By Michael W. Kahn | ECT Staff WriterPublished: May 12th, 2014
Electric cooperative leaders were front and center when President Obama unveiled a major solar energy initiative.
President Obama mentioned how rural electric cooperatives are using solar during a May 9 speech in Mountain View, Calif. (Photo By: Kevin Lamarque/Reuters/Newscom)
Bob Marshall, general manager of Plumas-Sierra Rural Electric Co-op, David Gottula, general manager of Okanogan County Electric Co-op, and Kevin Short, general manager of Anza Electric Cooperative, joined the president at a May 9 event in Mountain View, Calif.
“Today, no matter where you live or where you do business, solar is getting cheaper and it’s getting easier to use than before. And with more businesses and rural cooperatives and homes choosing solar, prices keep coming down, manufacturers keep getting more innovative, and more jobs are created,” Obama told the crowd inside a Wal-Mart that has solar panels on the roof.
In a statement, the White House noted, “Across the country, member-owned, not-for-profit rural electric cooperatives are deploying a variety of solar options, including more than 50 community solar projects.
“Today, America’s electric cooperatives are announcing 199 rural electric co-ops in 27 states and American Samoa are planning solar installations that will provide over 150 megawatts of new solar capacity by 2020,” the statement added.
The two co-ops represented at the event are already incorporating cost-effective, reliable solar into their systems.
“Plumas-Sierra has three new programs that we are rolling out,” said Marshall, who had a chat with Energy Secretary Ernest Moniz during the event. “The biggest is a 2-MW solar project that we are implementing with the U.S. Army.” The Portola, Calif.-based co-op will own the solar system, which will be at the Sierra Army Depot in Herlong, Calif.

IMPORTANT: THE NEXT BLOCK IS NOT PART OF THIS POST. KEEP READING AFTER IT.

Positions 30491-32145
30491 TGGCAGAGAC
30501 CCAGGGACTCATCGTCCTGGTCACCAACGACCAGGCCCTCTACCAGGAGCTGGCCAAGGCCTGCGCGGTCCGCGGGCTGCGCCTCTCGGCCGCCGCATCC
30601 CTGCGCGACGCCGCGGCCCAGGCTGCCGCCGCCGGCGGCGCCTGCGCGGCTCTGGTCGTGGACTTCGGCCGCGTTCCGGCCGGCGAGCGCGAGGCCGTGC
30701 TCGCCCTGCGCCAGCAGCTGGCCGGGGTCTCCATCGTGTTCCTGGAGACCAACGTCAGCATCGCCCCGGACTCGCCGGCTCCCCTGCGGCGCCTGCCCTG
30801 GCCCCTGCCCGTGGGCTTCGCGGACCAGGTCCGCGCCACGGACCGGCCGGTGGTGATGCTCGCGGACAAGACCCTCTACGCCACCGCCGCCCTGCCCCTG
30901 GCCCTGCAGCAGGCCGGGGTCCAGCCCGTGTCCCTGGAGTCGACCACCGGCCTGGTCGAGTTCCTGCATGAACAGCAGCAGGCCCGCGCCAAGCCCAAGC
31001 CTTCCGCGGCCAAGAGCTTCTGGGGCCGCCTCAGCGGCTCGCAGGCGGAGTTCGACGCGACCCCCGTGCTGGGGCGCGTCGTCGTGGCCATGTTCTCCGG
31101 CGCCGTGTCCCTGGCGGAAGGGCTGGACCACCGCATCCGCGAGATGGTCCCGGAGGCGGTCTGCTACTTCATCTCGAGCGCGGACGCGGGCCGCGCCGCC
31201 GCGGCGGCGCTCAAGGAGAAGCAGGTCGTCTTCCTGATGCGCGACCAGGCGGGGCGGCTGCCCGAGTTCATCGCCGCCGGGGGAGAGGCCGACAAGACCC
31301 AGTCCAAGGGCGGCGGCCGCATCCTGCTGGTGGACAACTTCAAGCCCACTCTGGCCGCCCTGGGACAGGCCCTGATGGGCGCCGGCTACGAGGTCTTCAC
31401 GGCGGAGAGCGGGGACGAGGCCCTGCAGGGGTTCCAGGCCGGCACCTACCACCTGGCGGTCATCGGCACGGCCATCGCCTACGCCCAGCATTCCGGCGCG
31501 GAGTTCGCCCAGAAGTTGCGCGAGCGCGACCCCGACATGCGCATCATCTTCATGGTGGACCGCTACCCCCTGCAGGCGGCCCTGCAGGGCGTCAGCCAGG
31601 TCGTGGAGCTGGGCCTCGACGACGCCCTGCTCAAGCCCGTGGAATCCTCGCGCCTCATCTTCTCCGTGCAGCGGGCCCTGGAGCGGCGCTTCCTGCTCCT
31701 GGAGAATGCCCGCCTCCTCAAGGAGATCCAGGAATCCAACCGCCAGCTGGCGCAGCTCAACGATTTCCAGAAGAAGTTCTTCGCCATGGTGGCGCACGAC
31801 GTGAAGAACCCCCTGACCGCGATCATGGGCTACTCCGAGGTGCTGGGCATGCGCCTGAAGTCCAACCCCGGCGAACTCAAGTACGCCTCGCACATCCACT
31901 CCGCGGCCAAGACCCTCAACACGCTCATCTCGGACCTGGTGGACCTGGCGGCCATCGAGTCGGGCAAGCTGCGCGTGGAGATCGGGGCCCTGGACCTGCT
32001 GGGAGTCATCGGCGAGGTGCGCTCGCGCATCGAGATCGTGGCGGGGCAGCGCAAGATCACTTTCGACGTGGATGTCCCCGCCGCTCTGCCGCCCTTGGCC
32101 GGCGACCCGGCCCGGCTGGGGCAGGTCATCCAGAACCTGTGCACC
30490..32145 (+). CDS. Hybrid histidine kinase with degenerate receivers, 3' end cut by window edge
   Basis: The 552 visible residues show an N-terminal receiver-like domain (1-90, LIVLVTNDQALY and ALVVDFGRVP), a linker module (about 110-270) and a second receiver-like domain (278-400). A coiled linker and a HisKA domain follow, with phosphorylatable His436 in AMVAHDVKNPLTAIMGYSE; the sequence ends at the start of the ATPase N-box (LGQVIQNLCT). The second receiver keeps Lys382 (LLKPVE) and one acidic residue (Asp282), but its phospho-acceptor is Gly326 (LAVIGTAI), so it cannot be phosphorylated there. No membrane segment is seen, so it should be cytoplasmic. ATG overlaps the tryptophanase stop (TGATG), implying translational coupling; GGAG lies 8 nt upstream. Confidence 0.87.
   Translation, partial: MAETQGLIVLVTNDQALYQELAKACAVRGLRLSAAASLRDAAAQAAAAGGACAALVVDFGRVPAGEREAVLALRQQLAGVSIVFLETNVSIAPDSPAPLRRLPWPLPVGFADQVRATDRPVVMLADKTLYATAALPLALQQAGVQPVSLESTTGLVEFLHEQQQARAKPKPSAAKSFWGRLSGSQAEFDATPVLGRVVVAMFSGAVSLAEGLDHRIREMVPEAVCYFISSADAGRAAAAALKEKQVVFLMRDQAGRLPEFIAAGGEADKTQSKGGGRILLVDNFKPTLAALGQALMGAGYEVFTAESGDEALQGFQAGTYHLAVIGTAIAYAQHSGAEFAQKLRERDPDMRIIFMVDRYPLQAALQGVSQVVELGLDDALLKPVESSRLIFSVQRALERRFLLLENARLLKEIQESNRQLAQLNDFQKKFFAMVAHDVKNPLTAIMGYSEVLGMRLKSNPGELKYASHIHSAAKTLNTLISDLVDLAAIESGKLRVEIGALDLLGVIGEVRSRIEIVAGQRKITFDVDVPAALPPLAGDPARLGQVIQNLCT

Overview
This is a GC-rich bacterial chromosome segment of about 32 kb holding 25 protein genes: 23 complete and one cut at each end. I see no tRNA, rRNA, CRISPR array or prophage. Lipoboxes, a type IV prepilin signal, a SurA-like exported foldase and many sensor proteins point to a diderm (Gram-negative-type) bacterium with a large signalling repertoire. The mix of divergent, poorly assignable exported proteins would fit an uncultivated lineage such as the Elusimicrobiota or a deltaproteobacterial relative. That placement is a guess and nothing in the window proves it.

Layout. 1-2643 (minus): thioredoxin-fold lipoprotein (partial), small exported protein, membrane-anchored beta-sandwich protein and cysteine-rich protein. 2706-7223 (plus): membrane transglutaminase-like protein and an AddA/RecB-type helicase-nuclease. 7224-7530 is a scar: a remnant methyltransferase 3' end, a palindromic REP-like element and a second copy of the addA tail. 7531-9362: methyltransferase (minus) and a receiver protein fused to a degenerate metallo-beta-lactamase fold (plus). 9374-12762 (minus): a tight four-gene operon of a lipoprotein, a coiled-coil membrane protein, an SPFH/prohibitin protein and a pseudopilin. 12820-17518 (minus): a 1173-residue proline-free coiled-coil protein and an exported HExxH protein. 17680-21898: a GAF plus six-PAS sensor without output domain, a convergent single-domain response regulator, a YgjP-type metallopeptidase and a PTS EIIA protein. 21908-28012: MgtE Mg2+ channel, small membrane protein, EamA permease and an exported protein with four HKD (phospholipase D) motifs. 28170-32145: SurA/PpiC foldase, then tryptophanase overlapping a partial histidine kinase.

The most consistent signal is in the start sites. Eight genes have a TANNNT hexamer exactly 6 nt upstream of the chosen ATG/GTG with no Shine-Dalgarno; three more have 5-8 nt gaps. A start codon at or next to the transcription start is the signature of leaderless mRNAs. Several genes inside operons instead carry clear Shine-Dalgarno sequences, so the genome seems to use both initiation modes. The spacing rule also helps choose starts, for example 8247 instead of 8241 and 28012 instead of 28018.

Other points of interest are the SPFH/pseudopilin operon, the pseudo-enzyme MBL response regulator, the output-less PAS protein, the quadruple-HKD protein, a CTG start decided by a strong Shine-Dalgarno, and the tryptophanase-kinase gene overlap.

“We are also about to roll out a community solar and roof-top solar program in the next few months,” Marshall said. “We believe that we can offer a better value than the third party providers.”
At Winthrop, Wash.-based Okanogan County Electric Co-op, Gottula noted that the Methow Valley “enjoys approximately 188 predominately sunny days each year, which, coupled with a strong interest in solar within our community, has led to a relatively high concentration of solar generation our valley.”
Almost two-thirds of OCEC’s annual 165,000 kilowatt-hours of solar come from residential systems that feed excess energy into the grid when it’s sunny, and draw from the grid at other times.
“Drive along just about any open area in the Valley and you are likely to see arrays of solar panels,” said Paul Taylor, president of the OCEC board.
The co-op also has two community solar projects, one of which is at its headquarters.
Marshall and Gottula shared the stage with Obama barely three weeks after another group of co-op leaders attended the White House Solar Summit.
NRECA CEO Jo Ann Emerson noted that co-ops are “leveraging the benefits of cost-effective solar for their consumer-members.”
“True to the principle of putting members first,” Emerson said, “co-ops are leading in the development of community solar, an innovation that allows more consumers access to the benefits of solar.”
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